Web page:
Go to the File menu and select Options down near the bottom of the list. The Options dialog box opens with a menu in the left column.

You want to select Advanced.

The Advanced Options dialog box has a lot of stuff in it that you’ve probably never seen before. Some of it can be darned useful for giving you more control over how your Word documents are created, saved, and printed. The various options are grouped together under subheadings. I’m using Word 2010. In my version, the stuff we’re looking for right now is in the third subhead, called Image size and Quality.

Word OptionsRight next to the words “Image Size and Quality” is a drop-down box. This will give you the option of applying the settings you’re about to change to this document, to any other Word document that you currently have open, or to all new documents. I went with the All New Documents. (See the top circled box above.)

There are a couple of check boxes under the subhead of Image Size and Quality. The second check box says “Do not compress image in file.” There it is! Put a checkmark in that box to disable the automatic file compression that’s been taking place since forever. (See the second red circle above.) Not only will this make your images print better, it will also be the best option for when you lose the source graphic and have to resort to copying the image from Word and pasting it into another file.

In our next blog, we’ll discuss extracting graphics out of Word when you have to have a discrete source file.

Microsoft® Word® does an excellent job of converting text to tables – it’s easy and quick when you know how to do it and how to avoid common pitfalls.

In this video you’ll learn how quickly you can convert text to a nicely formatted table in Microsoft Word. If that’s all you need, feel free to bail out after that. The second half of the video walks you through correcting the most common problem users encounter when creating tables from existing text. If your table doesn’t format properly after watching the first half of the video, stick around for the second half.


OK, this might seem like an article way out of date, but you’d be wrong. Sure, I’m going to discuss Microsoft Office formats from more than five years ago, but you’d be surprised at how often we get asked about the new (!) Office file formats. So here’s the scoop – the one that uses a trowel, not a snow shovel scoop.

When Microsoft® released Office 2007, they introduced a new file format in their various programs that was based on Open XML. (Extensible Markup Language – do you really want more detail on that? We didn’t think so.) Microsoft’s new file format applies to Office products 2007 and beyond. The new file format was incompatible with previous versions until Microsoft released “converters” for older versions of the software, so no need to fret now – you can download the converters and all will be well with your world. (OK, maybe just a little piece your world will be well, but a little piece is better than none.)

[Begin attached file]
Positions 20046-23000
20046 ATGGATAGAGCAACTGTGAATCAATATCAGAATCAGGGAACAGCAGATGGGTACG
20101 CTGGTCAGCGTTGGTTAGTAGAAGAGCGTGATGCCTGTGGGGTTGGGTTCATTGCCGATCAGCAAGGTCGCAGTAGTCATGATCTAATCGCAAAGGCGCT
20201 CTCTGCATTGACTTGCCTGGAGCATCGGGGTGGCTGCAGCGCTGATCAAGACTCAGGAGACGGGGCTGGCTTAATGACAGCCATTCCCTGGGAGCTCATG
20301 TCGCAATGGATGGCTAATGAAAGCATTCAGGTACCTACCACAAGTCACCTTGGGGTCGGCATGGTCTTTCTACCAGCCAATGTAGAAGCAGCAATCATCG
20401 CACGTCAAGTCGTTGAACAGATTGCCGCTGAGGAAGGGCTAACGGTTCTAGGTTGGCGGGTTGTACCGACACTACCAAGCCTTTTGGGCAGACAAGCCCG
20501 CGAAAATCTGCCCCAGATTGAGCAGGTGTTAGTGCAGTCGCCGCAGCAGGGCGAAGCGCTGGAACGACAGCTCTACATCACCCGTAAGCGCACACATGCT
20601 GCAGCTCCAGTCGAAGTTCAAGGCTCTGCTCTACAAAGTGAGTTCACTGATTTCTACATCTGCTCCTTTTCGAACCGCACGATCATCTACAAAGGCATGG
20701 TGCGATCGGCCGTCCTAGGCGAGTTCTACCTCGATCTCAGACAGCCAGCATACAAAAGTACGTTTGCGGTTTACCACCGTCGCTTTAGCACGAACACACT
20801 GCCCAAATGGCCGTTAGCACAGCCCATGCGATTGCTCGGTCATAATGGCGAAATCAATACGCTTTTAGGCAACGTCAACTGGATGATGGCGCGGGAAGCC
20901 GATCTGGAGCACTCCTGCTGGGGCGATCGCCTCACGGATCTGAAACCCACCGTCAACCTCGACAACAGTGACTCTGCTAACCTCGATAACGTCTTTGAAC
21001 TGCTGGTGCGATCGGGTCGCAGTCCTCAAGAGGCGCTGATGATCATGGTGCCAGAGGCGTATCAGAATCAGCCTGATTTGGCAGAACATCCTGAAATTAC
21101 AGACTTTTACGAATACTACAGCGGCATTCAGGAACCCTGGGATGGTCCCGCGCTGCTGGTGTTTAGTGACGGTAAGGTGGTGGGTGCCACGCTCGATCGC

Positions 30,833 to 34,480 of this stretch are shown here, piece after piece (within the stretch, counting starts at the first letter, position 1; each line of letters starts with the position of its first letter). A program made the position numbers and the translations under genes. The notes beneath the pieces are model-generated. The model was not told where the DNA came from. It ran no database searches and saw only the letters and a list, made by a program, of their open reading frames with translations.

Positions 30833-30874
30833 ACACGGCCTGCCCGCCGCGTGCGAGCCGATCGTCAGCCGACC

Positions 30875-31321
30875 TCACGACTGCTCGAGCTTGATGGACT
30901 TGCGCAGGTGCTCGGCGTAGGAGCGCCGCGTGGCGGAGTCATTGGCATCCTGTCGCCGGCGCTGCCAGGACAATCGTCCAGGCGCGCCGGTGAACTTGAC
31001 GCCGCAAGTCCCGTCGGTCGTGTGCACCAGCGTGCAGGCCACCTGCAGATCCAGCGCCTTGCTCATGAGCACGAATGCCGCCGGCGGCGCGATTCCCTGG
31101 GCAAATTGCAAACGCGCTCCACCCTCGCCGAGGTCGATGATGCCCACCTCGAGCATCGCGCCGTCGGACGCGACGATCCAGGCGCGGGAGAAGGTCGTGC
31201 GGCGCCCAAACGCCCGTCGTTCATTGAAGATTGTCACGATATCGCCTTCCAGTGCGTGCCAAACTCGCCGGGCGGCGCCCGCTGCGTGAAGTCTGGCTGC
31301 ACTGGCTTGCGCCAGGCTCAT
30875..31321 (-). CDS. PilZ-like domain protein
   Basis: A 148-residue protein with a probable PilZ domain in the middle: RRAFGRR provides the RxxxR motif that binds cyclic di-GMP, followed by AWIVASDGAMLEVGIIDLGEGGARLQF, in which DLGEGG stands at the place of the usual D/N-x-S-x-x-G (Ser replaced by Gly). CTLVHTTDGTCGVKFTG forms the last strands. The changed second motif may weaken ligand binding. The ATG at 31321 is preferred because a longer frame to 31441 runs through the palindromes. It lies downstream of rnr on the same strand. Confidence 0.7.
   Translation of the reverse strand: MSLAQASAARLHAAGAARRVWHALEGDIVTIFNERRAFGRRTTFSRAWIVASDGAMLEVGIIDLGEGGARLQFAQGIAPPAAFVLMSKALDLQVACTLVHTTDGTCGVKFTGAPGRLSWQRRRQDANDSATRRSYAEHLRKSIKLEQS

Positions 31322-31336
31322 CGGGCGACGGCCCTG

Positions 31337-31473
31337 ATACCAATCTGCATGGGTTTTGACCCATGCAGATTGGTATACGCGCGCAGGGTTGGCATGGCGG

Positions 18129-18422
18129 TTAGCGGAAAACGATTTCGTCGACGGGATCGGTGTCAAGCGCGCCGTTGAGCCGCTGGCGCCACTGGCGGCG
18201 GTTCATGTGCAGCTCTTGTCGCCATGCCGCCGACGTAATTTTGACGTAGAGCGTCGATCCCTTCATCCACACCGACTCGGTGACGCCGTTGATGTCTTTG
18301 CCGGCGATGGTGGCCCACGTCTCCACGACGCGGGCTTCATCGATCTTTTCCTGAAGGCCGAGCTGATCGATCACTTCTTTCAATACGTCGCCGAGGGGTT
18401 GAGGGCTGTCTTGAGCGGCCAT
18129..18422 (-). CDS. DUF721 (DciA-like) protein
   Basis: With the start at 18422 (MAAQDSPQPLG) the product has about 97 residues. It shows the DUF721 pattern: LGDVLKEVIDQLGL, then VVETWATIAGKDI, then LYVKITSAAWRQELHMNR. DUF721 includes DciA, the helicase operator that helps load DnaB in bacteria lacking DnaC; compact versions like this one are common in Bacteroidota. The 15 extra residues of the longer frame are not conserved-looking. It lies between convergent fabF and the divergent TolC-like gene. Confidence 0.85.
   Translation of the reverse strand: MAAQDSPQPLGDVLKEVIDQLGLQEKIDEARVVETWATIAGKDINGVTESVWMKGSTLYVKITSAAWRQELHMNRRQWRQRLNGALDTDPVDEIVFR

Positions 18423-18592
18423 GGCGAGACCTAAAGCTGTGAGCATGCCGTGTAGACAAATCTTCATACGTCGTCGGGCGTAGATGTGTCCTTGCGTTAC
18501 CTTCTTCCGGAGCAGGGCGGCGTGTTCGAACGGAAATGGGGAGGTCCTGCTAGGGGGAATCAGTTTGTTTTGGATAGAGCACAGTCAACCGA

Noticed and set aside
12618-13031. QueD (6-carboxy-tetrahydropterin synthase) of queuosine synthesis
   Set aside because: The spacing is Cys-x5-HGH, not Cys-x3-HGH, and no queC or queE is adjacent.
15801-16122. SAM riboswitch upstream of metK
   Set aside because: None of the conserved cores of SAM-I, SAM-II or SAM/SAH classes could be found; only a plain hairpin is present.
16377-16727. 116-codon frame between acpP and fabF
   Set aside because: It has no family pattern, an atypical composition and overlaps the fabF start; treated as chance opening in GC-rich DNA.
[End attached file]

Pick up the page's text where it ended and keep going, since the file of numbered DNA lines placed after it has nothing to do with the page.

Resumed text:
To distinguish files using the new file format from the previous format, Microsoft added an x or an m to the extension –

of File

2003 and
Earlier Versions

2007 and
Later Versions













What’s the difference between the x and the m?

  • The x signifies an XML file with no macros
  • The m signifies an XML file that does contain macros

What’s it mean to you?

  • If your file has macros, you will need to save using the m extension.
  • Yes, files are backwards compatible, but you will need to download file converters for earlier versions of Office.

Why’d they do it? It’s a security thing largely. They say it makes for smaller files, too but I haven’t found that to be true.

Aren’t you glad you asked?

Microsoft Word (or any other word processing software) is great for composing text that will be poured into InDesign for professional desktop publishing. But Word and InDesign are very different programs made by different companies for very different purposes. They don’t always play well with each other.

Some common practices that are OK for a word processor document aren’t appropriate for a professionally desktop published document. Also, text imported from word processors often have hidden codes that control the formatting in the word processing program. These hidden word processing codes can show up in a lot of unexpected and unwanted ways in your InDesign document. It’s up to you (or if you prefer, us) to find and fix them. Fortunately, many can be fixed using InDesign’s Find/Change feature.